The decline and fall of the Google empire

Dave Winer says "the thing that made Google different is that you treated us decently while the earlier search engines forgot who we were, and were treating us like eyeballs, not people."

The comment is part of a discussion on the way Apple is treating some of it's supporters in suing them for releasing trade secrets. I had a conversation earlier with a librarian blogger about the decline and fall of Google. I didn't start using Google because they treated anyone decently. I started googling things for the same reason I imagine most of their other users did - consistently better search results.

Before Google there were some search engines and many directories. Information was neatly organized in hierarchical structures. Some adventurous souls were even flying through cyberspace using HotSauce. Several search engine groups sprung up, among them Digital's AltaVista, Excite, InfoSeek and others. They each catalogued some of the web but none was comprehensive. Along came MetaCrawler and introduced the notion of using the relative rank of pages in different searches to figure out the best results and it put them first.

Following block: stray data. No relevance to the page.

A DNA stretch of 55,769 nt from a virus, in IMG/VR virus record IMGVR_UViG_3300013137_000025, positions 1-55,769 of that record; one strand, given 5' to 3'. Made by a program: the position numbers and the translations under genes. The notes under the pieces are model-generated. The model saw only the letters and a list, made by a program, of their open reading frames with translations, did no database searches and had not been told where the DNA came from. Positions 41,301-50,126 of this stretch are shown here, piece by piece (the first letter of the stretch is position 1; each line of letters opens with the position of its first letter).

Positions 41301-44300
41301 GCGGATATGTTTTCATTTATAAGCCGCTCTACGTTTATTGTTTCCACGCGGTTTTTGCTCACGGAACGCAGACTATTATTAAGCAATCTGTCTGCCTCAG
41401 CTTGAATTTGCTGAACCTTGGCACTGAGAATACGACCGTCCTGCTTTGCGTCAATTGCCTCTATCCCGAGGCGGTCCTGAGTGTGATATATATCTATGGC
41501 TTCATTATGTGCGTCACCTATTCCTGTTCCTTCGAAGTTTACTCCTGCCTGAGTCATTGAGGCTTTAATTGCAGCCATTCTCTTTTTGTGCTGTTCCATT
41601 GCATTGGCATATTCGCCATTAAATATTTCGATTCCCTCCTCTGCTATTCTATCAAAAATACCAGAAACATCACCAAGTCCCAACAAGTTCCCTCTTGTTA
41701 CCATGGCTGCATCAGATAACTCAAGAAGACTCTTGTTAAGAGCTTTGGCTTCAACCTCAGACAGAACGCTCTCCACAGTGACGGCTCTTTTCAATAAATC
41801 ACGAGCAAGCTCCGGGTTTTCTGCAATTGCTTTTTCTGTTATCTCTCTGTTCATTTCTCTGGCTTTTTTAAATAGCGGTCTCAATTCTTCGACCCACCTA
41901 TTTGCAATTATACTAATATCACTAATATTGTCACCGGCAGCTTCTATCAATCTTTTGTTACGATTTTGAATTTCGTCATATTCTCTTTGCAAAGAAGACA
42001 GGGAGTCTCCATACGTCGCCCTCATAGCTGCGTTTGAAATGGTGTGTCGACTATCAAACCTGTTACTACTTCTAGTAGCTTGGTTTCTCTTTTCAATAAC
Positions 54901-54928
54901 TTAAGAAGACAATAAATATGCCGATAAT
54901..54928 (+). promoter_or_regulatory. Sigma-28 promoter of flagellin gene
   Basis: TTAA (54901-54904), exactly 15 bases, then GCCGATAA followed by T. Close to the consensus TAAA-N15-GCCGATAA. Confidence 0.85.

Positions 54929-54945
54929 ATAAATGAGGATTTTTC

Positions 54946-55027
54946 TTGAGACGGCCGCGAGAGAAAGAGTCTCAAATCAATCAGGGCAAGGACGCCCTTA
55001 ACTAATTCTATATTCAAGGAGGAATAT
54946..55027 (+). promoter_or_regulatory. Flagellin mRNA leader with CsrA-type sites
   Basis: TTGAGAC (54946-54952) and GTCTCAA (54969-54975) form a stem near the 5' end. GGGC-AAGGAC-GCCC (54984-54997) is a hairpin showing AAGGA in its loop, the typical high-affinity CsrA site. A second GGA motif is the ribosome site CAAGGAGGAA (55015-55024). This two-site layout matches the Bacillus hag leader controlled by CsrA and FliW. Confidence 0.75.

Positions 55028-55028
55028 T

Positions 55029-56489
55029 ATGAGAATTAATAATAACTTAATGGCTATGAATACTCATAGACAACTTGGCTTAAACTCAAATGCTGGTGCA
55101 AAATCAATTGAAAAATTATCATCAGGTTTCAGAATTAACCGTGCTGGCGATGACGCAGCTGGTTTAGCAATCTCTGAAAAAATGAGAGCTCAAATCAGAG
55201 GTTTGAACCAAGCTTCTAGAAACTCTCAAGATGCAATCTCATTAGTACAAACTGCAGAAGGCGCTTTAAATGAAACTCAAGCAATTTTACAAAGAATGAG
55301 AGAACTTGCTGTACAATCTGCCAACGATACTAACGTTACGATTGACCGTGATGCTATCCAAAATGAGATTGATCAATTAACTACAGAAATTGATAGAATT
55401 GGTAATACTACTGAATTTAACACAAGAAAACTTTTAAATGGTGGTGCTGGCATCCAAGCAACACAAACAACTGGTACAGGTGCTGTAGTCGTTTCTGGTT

In the end all of these became irrelevant as Google became the king of search. It was now faster to do a Google search and you were quite likely to find what you were looking for right at the top of the first page. Ah, yes those were the good old days. We thought Google was different and cared more than the others. In fact they were about doing one thing and doing it well. They've expanded and do several things pretty well now. Google maps, for example is great.

However, they've lost their claim to being the best search engine out there. The reality is that the advertisers have won. Try a search for something like Sandy Valley, Nevada on Google. You'll get a whole bunch of ads. Want to know about DSL in Sandy Valley? Click on a link and you'll learn. (By the way there is no DSL in Sandy Valley and the sad reality is that's not likely to change.) Or you can get a link to hotel reservations in the ads. Nearest hotel is 20 miles away. In fact you have to go pages into the links before there are many relevant hits.

Compare those results to MSN where there are 8 out of 10 first page results that are good. Yahoo does almost as well and pulls up as a first hit an essay that has a lot to say about Sandy Valley (from someone who grew up in the valley).

Will Google see the light and catch up with the "new" kids on the block? Time will tell.


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